“It was as if someone pulled the ground from under my feet; for a moment I thought my eardrums were blasted and I lost my sense of hearing,” said one man who had been in the queue near the airport’s Abbey Gate in the hope of getting onto one of the flights leaving the country during the final days of the airlift.
“I saw bodies and body parts flying in the air like a tornado taking plastic bags … into the air. I saw bodies, body parts, elderly and injured men, women and children scattered in the blast site,” the man, a former employee of an international development group with a US special immigrant visa, told Reuters news agency.
“It is not possible to see doomsday in this life, but today I saw doomsday, I witnessed it with my own eyes,” he said.
According to the Pentagon, 13 US service members were killed and 18 others injured in the attack.
Ten Marines were among the troops killed and several more were wounded, Marine spokesman Maj. Jim Stenger said. The identities and units of those killed won’t be announced until after relatives are notified, he added.
Thousands of Afghans had been gathering at the airport’s gates in recent days in hopes of being evacuated. Footage posted to social media on Thursday after the explosions showed chaotic scenes of crowds trying to help the wounded amid bodies on the ground. Photos showed bloodied people being transported away from the scene in wheelbarrows.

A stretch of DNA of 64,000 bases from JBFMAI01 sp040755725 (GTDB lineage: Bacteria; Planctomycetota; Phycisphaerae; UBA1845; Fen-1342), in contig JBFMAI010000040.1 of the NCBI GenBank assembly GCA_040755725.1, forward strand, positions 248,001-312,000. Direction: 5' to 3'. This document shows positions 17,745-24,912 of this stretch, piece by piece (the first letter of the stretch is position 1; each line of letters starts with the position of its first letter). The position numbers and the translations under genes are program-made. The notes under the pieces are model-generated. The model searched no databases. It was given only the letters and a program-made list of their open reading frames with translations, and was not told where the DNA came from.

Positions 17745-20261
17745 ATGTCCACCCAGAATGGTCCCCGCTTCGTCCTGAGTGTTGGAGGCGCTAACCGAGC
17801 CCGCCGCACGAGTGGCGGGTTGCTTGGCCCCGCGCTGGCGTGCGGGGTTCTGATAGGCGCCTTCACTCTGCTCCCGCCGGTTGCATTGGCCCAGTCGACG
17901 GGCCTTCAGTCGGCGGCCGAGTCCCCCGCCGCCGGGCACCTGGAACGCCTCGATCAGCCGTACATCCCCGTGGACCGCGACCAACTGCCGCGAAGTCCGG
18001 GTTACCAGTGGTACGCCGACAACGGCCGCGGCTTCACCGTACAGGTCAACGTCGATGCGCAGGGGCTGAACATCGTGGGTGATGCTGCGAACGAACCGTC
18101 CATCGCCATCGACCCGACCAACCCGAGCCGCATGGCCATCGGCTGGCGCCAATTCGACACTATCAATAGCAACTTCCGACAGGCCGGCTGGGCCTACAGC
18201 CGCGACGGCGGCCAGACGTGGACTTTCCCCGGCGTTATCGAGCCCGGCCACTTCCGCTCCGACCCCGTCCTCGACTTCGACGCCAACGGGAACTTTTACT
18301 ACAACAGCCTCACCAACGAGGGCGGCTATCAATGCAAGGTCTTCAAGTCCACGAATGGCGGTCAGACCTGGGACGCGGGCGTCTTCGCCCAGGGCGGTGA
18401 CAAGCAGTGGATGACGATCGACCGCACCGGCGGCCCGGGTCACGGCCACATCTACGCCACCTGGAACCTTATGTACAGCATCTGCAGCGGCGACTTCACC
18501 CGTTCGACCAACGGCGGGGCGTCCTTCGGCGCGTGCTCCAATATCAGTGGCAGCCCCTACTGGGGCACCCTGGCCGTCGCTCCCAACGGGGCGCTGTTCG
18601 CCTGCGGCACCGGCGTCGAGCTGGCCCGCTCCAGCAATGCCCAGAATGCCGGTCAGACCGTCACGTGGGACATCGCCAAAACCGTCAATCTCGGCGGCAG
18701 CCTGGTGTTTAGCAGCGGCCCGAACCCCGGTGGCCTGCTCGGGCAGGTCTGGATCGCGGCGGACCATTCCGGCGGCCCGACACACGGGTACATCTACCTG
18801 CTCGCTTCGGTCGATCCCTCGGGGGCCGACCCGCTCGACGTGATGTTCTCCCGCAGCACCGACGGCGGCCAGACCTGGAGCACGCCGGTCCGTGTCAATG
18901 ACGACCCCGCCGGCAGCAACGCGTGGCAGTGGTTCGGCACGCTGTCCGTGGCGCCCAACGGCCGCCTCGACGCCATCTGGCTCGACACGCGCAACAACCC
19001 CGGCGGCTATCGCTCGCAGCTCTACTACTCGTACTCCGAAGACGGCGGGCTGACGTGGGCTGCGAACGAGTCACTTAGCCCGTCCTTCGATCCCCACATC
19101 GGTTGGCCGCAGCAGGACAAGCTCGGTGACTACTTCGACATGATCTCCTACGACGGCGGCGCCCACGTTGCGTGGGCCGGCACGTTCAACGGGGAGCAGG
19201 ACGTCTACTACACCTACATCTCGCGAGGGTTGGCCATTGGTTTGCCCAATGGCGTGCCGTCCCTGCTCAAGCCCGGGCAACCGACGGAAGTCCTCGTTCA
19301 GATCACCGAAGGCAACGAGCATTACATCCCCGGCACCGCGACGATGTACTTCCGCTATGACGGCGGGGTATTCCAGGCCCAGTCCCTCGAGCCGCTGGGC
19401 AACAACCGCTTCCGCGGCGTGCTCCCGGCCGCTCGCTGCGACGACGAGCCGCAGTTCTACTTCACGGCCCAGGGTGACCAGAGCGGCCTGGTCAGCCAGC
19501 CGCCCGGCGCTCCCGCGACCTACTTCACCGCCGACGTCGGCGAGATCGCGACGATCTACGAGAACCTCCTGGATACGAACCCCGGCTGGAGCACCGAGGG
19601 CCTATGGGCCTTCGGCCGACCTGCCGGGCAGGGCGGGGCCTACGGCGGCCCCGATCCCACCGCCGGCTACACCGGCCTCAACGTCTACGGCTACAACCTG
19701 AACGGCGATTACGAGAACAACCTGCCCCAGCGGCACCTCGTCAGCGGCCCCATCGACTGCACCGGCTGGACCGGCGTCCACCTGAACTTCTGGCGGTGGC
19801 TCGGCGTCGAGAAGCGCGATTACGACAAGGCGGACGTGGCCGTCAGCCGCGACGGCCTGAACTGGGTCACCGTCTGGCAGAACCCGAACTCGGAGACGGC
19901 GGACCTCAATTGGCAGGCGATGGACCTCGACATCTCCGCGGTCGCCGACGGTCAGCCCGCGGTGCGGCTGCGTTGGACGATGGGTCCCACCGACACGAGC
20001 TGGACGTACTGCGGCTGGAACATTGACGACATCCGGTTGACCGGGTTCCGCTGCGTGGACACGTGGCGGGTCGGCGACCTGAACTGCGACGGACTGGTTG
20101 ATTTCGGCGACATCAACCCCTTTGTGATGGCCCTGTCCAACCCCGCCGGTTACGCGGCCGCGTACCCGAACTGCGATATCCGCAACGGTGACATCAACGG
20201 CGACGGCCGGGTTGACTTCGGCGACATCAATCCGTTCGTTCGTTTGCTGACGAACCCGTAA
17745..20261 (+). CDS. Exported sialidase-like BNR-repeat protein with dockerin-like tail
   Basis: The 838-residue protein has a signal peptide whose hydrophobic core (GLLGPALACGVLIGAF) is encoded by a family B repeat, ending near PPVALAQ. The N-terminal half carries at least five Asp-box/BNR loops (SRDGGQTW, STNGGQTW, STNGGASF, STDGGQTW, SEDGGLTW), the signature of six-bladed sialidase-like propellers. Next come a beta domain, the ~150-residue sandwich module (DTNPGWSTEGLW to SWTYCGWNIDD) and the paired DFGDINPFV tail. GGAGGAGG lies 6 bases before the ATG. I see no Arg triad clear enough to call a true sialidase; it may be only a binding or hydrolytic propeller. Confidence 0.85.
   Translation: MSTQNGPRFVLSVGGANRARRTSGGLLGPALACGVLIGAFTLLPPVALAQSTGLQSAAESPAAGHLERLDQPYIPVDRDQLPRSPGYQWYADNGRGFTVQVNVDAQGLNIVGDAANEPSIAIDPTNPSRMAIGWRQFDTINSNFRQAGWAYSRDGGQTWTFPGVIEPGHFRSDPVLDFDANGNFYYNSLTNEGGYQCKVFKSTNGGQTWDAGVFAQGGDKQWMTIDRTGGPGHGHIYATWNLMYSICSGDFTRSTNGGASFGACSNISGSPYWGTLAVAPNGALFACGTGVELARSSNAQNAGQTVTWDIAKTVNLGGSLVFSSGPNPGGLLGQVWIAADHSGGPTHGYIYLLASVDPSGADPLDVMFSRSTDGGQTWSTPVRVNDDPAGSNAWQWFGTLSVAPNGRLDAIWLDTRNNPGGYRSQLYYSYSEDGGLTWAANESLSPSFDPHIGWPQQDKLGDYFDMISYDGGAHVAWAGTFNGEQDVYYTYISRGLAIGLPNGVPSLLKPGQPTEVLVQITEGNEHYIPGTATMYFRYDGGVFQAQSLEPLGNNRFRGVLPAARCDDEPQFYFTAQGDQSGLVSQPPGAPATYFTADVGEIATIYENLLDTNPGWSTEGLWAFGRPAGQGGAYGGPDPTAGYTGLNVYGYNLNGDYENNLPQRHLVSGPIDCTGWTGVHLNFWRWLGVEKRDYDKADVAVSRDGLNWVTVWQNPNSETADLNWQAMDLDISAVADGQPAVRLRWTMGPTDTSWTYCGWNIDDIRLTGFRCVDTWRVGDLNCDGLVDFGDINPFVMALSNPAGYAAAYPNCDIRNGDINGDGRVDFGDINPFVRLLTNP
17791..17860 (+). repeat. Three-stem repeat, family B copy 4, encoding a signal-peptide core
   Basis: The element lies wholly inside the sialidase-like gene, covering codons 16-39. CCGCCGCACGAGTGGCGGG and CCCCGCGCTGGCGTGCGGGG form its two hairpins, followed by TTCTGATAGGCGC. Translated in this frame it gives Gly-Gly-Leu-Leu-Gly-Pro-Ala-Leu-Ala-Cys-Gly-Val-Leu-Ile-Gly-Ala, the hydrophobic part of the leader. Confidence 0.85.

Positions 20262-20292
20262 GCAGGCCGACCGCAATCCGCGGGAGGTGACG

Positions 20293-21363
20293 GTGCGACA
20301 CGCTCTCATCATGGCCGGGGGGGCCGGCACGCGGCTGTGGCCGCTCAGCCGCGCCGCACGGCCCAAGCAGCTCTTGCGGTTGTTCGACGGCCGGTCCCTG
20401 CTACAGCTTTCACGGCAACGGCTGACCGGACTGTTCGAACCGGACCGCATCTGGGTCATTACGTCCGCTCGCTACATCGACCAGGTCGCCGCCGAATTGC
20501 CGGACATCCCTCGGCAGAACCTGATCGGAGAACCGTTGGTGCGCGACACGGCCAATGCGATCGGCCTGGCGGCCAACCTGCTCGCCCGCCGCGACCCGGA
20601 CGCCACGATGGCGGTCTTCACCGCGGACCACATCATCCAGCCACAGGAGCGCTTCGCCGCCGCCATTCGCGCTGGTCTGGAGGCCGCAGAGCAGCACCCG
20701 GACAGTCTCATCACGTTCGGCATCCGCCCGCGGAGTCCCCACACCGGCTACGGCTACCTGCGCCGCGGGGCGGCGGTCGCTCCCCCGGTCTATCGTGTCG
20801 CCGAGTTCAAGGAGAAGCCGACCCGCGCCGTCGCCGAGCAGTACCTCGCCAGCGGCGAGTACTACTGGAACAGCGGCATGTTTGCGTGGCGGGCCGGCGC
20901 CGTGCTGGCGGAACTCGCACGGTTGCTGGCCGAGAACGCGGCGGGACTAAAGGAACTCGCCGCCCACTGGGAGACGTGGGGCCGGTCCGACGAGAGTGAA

Video shot by local Afghan journalists in the wake of the blasts, appears to show people continuing to gather near the airport perimeter despite the enormous personal risk.
Speaking from the White House, US President Joe Biden said evacuation efforts would not be stopped by the attack, and that he had ordered US military commanders to develop plans to strike “ISIS-K assets, leadership and facilities.”
About 7,500 people were evacuated from Kabul over the course of 12 hours between 3 a.m. and 3. p.m. ET on Thursday, the White House said. It’s unclear how many of those evacuations took place after the attack.
Gen. Kenneth “Frank” McKenzie, head of US Central Command, said US troops were continuing the evacuation mission at “best speed,” noting there were still about 1,000 American citizens in Afghanistan.
But he said the focus right now was on the “extremely active threat streams against the airfield.”
McKenzie described the threats from ISIS as “imminent,” raging from rocket attacks to “vehicle-borne” suicide attacks in addition to “walk-in” suicide attackers like the assault on Thursday.
He said the US military is using attack helicopters and other manned and unmanned aircraft to defend the airport in Kabul, as well as sharing some intelligence with the Taliban for security purposes.
“They don’t get the full range of information we have. But we give them enough to act in time and space to try to prevent these attacks,” said McKenzie.
The risk of potential suicide attacks by ISIS-K had already led the US to establish alternative routes to Kabul airport, earlier on in the evacuation operation.